#478 Harlequin Duck

I don’t have a big story to go with this one. Although I whiffed on Harlequin Duck repeatedly at Point Lookout, and even broke my scope trying to find it there over the Thanksgiving break, once I got to Barnegat it was easy. Me and four other folks from the New York City Audubon Camera Club left Manhattan about 6:30 AM and arrived at Barnegat at 9:00 AM. We walked out to the end of the jetty, and there they were:

Oh and some Purple Sandpipers too:

And some Ruddy Turnstones:

And some Long-tailed Ducks:

And Dunlin:

And Black-bellied Plovers:

In fact, there were more of some of these species than I’ve seen in my life, and within easy shooting range. Many of these birds are often seen far away as dots in the scope, if at all. At Barnegat they were naked eye birds. I should have gone there sooner. I did sign up for one previous trip with the Brooklyn Bird Club last year, but it was canceled due to rain. Better late than never.

Total species count for the day was about 30:

  1. Brant
  2. Harlequin Duck
  3. Surf Scoter
  4. Long-tailed Duck
  5. Mallard
  6. American Black Duck
  7. Hooded Merganser
  8. Red-breasted Merganser
  9. Common Loon
  10. Great Cormorant
  11. Black-bellied Plover
  12. Ruddy Turnstone
  13. Sanderling
  14. Purple Sandpiper
  15. Dunlin
  16. Northern Mockingbird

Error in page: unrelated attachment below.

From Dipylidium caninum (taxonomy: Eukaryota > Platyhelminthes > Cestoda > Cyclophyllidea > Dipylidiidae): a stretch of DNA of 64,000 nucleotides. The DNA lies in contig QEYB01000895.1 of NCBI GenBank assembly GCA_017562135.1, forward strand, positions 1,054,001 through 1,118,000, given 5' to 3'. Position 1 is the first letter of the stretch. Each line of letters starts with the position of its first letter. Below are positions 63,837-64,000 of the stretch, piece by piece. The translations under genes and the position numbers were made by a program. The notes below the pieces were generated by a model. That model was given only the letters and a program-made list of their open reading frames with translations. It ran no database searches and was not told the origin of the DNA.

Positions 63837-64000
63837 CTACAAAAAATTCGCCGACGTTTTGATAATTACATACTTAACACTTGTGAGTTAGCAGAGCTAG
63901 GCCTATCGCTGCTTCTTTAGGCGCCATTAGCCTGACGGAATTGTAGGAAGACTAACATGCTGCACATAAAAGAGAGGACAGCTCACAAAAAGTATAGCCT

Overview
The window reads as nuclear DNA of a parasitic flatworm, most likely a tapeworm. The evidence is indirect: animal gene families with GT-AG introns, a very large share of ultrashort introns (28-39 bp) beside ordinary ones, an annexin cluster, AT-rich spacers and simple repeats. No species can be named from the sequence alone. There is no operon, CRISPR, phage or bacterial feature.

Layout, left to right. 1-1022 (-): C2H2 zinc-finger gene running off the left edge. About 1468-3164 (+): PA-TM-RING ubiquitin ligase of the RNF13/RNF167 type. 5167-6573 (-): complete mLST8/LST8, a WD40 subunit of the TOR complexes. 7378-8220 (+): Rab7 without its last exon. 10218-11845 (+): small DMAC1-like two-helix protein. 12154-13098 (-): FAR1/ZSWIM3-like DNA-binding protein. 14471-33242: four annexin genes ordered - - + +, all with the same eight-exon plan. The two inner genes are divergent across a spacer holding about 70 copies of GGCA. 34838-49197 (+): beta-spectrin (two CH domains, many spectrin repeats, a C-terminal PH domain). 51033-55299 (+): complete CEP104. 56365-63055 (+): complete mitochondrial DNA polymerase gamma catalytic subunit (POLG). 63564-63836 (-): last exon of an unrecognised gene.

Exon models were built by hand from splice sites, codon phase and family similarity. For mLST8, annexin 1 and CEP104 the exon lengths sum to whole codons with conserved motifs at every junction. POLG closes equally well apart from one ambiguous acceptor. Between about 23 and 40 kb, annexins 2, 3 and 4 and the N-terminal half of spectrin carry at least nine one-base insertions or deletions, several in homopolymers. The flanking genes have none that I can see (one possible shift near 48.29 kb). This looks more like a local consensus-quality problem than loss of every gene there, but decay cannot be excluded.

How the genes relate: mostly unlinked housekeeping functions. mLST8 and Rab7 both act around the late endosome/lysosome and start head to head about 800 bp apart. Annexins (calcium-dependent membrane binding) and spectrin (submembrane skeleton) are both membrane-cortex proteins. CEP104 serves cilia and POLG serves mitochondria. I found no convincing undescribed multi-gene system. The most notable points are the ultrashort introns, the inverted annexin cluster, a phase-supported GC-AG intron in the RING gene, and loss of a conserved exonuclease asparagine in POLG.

17. Ring-billed Gull
  18. Herring Gull
  19. Great Black-backed Gull
  20. Rock Pigeon
  21. Mourning Dove
  22. American Crow
  23. American Robin
  24. European Starling
  25. Cedar Waxwing
  26. Yellow-rumped Warbler
  27. Savannah Sparrow (Ipswich)
  28. House Sparrow
  29. European Starling
  30. Belted Kingfisher (at the truck stop on I-95)

Although any number of vagrants and accidentals could still show up, there are only a few regular species in New York City still left for my life list. Common Nighthawk is a summer resident. To find it, I need to spend more time in the parks around dusk in the summer. Mourning Warbler comes through every year on migration. It just hides really well. Nelson’s Sharp-tailed Sparrow is possible at Marine Park and other locations along the coast. There are also a few species in the city that I only have from elsewhere. American Bittern, for instance, was relatively easy to find at Upper Newport Bay near where I lived in Irvine; but although it breeds in Jamaica Bay I’ve never seen it in New York.

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